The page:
The Scottish Government has said it will consider a second referendum seeking independence from the United Kingdom, if the UK eventually leaves the European Union.

Similarly, there are independence agitations in London, as thousands of people petitioned the city’s mayor, Sadik Khan, urging him to declare London independent. About 200,000 had signed the petition set up by one James O’Malley, as of 3pm on Saturday, onchange.org.

O’Malley told SUNDAY PUNCH via an email correspondence that London would suffer if not in the EU.

“London is a world city and anything that makes it harder to travel, communicate and trade with people elsewhere is going to hurt our city. The economic arguments advanced by the Leave campaign were essentially nonsense. Scotland wants independence again and there are calls in Northern Ireland to reunite with Eire,” he said.

When asked if Khan had the authority to declare London independent, the Briton said, “Not officially! But I hope that the petition will provoke a conversation about devolving more powers to London. Scotland has its own government and can make its own laws – why can’t London? But the people who lose out are not losing because of immigrants or because we’re in Europe, but because of political choices made by British politicians. It is going to be very disappointing when they realise they were sold a lie.”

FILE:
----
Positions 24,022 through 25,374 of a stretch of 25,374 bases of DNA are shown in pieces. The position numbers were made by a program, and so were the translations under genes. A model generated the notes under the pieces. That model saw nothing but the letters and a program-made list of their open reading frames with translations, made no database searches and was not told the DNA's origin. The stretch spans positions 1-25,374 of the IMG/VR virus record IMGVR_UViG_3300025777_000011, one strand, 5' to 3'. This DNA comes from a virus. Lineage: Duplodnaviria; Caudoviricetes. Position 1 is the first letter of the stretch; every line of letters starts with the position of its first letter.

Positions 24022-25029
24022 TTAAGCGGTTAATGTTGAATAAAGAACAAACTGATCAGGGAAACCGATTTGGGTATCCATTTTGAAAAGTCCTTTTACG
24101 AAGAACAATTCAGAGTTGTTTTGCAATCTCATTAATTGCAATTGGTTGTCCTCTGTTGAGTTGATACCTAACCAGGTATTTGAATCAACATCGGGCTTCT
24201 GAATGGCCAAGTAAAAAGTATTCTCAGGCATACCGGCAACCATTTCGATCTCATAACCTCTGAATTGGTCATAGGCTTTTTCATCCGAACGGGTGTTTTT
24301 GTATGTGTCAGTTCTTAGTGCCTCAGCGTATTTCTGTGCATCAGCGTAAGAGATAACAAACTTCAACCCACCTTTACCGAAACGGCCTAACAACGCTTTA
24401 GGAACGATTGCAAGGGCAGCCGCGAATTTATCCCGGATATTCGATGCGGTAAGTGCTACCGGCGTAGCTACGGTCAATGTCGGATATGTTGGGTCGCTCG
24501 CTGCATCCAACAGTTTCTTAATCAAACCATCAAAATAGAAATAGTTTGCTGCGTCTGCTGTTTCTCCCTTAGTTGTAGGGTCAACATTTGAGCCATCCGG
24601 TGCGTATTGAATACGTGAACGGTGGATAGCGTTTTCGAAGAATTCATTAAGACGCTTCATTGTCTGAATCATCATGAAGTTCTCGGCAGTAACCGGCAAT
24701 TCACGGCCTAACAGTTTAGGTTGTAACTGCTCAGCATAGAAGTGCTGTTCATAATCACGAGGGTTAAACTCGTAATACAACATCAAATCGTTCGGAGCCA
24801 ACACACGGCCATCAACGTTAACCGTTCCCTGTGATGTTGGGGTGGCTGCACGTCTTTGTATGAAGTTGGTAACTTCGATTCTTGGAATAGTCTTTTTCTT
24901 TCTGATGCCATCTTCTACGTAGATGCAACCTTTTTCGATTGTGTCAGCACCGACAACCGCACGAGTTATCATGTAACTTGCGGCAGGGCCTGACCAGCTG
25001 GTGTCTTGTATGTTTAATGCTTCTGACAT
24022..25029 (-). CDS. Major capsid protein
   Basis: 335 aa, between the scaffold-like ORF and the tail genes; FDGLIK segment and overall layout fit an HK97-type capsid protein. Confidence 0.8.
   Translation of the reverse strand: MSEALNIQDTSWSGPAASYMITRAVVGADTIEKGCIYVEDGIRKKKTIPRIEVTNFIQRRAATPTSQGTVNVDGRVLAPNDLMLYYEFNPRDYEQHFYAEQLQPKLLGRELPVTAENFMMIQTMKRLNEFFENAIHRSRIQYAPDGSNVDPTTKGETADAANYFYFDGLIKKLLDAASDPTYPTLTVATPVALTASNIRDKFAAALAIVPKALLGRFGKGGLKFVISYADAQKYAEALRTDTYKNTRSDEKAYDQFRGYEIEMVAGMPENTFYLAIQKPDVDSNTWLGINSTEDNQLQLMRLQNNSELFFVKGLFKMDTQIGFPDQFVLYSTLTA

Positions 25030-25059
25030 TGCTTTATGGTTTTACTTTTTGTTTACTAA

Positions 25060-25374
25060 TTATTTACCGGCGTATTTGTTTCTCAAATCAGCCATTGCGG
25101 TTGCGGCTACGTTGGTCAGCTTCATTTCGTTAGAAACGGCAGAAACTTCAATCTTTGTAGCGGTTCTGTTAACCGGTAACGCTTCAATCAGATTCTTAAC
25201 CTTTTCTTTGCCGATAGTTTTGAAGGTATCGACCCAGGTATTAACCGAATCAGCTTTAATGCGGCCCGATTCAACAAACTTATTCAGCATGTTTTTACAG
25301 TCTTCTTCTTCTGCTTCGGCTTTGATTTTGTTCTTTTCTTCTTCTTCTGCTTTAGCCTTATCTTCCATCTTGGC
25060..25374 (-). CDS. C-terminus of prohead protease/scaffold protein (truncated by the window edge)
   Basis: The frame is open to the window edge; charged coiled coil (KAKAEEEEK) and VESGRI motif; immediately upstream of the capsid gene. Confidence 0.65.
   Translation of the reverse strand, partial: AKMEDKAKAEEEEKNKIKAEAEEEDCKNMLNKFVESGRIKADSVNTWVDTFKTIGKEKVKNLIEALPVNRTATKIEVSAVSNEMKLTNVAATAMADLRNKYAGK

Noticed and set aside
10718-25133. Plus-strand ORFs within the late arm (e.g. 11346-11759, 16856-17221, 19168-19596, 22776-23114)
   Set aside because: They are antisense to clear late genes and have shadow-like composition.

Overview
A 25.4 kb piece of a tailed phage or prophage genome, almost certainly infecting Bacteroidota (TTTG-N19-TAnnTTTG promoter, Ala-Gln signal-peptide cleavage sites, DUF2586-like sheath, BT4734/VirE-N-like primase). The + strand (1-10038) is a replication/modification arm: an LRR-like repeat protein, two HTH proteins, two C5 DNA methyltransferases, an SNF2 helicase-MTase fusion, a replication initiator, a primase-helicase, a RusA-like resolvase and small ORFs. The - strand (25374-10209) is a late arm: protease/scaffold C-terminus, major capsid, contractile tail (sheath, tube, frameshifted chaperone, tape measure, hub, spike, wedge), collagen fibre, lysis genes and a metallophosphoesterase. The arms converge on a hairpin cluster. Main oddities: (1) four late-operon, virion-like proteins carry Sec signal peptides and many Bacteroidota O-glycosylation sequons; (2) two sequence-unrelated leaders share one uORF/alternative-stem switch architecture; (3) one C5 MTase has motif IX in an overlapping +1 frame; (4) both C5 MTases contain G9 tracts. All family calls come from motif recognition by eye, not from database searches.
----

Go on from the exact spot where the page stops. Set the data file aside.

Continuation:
This is coming on the heels of a petition on the UK parliament website calling for a second EU referendum, which has gathered almost two million signatures in about 24 hours.

The avalanche of signatures led to a crash of the website.

On Thursday, 51.9 per cent of votes were cast to leave the EU as against 48.1 per cent who voted to remain.

The petition, set up by one William Healey, said, “We the undersigned call upon Her Majesty’s government to implement a rule that if the Remain or Leave vote is less than 60 per cent based on a turnout less than 75 per cent, there should be another referendum.”

At the time of filing this report, 1,681,930 people had signed the petition. The UK parliament is expected to consider the petition for a debate, while the UK government will also likely respond to the petition.

Meanwhile, the Scottish First Minister, Nicola Sturgeon, said she was meeting with members of her cabinet to decide on the possibility of conducting a second referendum on whether to remain in the UK or not, according to the Scottish government’s official website.

She said, “Let me address the issue of a second independence referendum. The manifesto that the Scottish National Party was elected on last month said this:

‘The Scottish Parliament should have the right to hold another referendum. If there is a significant and material change in the circumstances that prevailed in 2014, such as Scotland being taken out the EU against our will.’

“Scotland does now face that prospect — it is a significant and material change in circumstances — and it is therefore a statement of the obvious that the option of a second referendum must be on the table. And it is on the table.”